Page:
In June 2003, a Microsoft product manager told CNET News that “Safari is turning into a better answer for (Apple) customers.” This statement sounded the death knell for the Microsoft Internet Explorer (IE) Web browser on Apple Mac OS X systems.
Unfortunately, around the same time Microsoft also killed the Mac version of Media Player. The loss of Windows Media Player doesn’t hurt so much, given the plethora of excellent media players that are native to the Mac (QuickTime, VLC, etc.).
The problem I have with Microsoft’s decision to nuke IE for the Mac is that, as crazy as this sounds in 2011, not all Web sites work with non-Microsoft browsers such as Mozilla Firefox or Apple Safari.
For instance, in my day job I need to access a line-of-business (LOB) application whose user agent detection routine simply roadblocks you from entering the application unless you are using Internet Explorer 7 or later.
In this blog post I will present to you a number of methods that will enable you to run Internet Explorer on a Mac. The first solution is free, but may have variable long-term success for you, depending upon a variety of factors.
I will also give you some IE-on-Mac methods that involve additional cost. After all, sometimes the most reliable solution incurs financial outlay. Let’s get to work!
Free Method: WineBottler ^
WineBottler is a Mac tool based upon Wine that provides for the easy installation of Windows application on Mac OS X. As of this writing, WineBottler includes built-in “prefixes” (basically virtualized applications) that support local installation of several Windows applications, including Internet Explorer 6, Internet Explorer 7, and Internet Explorer 8.
Here is the high-level procedure to get WineBottler and IE up and running on your Mac OS X system:
1. Download WineBottler and drag both Wine and WineBottler to your Mac’s Applications folder.
2. Open WineBottler and select Install Predefined Prefixes from the left-hand navigation bar. Next, select the desired Internet Explorer version from the list. Finally, click Install to continue.
You will be prompted for an installation location (I suggest the Applications folder), after which then the virtualized IE installation will proceed.
3. After installation completes, you are ready to rock. To run Internet Explorer, navigate to your previously specified installation location and simply launch Internet Explorer.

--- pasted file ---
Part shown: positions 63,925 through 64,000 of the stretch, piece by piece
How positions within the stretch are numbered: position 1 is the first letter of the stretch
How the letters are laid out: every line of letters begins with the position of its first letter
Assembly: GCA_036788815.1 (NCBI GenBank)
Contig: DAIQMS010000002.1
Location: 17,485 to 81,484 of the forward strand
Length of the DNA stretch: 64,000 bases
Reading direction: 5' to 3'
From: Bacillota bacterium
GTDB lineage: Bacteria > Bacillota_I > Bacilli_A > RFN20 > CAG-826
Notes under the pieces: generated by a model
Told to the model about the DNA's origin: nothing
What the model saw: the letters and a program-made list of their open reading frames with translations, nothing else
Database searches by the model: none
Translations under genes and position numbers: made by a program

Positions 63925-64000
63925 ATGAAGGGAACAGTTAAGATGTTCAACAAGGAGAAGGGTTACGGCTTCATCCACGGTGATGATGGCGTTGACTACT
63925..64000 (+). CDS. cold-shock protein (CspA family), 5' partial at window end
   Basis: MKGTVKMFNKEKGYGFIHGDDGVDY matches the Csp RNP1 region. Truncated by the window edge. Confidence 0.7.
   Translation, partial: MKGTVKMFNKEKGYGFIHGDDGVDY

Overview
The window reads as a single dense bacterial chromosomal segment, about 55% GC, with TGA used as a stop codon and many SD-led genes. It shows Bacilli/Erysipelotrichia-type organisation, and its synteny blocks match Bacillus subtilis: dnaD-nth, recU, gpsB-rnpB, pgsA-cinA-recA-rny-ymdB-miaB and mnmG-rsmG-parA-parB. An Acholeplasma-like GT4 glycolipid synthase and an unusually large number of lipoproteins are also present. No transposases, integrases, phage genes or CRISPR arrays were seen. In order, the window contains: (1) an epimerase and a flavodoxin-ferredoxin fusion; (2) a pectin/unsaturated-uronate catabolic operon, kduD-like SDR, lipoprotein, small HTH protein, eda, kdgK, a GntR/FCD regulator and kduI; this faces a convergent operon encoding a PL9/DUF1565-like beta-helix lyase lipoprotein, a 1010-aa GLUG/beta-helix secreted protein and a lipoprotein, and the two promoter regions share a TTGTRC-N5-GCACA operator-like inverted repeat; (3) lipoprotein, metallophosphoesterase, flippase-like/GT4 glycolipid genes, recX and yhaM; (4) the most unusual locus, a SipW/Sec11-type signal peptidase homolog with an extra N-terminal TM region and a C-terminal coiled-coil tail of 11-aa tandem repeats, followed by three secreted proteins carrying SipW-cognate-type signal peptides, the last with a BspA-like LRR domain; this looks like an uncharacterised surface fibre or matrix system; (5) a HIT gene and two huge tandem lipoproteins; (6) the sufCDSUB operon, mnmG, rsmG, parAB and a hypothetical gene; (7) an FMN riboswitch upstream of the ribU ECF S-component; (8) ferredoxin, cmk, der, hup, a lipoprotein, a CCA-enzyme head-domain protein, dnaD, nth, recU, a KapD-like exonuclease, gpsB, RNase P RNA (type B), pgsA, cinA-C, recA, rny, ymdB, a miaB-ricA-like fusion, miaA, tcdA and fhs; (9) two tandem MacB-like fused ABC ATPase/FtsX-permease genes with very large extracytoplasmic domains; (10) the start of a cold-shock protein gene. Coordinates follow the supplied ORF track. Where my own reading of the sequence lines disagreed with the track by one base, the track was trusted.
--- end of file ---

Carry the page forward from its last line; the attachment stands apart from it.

Judging from the above screenshot, which displays the 4sysops Website rendered in a WineBottled instance of Internet Explorer 7, the user interface is nowhere near as pretty (or as functional) as it is in native Microsoft Windows. But hey: it’s better than nothing, right?
Paid Method #1: Sun VirtualBox ^
Oracle VM VirtualBox is a free x86 desktop virtualization product that is available for Windows, Linux, and yes indeed, Mac OS X. With VirtualBox we can create guest virtual machines that run practically any operating system under the sun—pun intended—, depending upon your penchant for tweaking.
Following is an abbreviated overview for getting Windows 7 and Internet Explorer running on Mac OS X. For specific instructions on how to install and use VirtualBox on Mac OS X, I suggest that you check out the VirtualBox documentation site.
1. Open VirtualBox and create a virtual machine based upon your desired version of Windows. Note that this step requires that you own a license and installation media for that version of Windows. As of this writing, a single-user license for Windows 7 Home Edition is approximately $115.
In order to access your LAN or the Internet from within the virtual machine, you will need to ensure that the VM’s network settings are configured properly. If you need some assistance with this issues, there exist many wonderful tutorials that are only a mouse click away.
2. To browse IE sites, simply fire up your VM, log into Windows, start Internet Explorer, and off you go! If you need to share resources between the guest OS (the Windows-based virtual machine) and the host OS (your Mac computer), then you’ll want to set up the Shared Folders function in VirtualBox.
Note that the biggest “Achilles Heel” to the VirtualBox approach is that there is a pretty high degree of separation between Internet Explorer and Mac OS X. That is, we are unable to drag-and-drop resources between the host computer and the guest virtual machine.
Paid Method #2: Parallels Desktop ^
Parallels Desktop for the Mac provides hardware virtualization of Windows for Mac OS X-based computers. What is particularly cool about Parallels is that the application appearance is seamless; Windows apps run transparently within Mac OS X as if the “Wintel” apps were in fact native to the Mac.
By using this method, you are financially on the hook for both the Parallels license ($79.99 as of this writing), as well as the license and installation media for Microsoft Windows.
The basic workflow installing and using Parallels is as follows:
1. Install Parallels Desktop for Mac on your system and start it up.
2. Create a new Windows OS-based virtual machine. Make sure to select the Like a Mac integration method.
You will be prompted for your Windows DVD or disc image. Install Windows as usual (installation troubleshooting tips here.).
3. Once the Windows VM installation completes, you can launch Microsoft Internet Explorer in what the Parallels team calls Coherence mode. As you see in the below screenshot, IE runs completely side-by-side with your native Mac OS X applications.
Other Paid Methods ^
While in this blog post we covered what I feel are the best methods for running Internet Explorer on Mac OS X, several additional free and cost-based solutions exist. To that end, please consider the following links to learn more: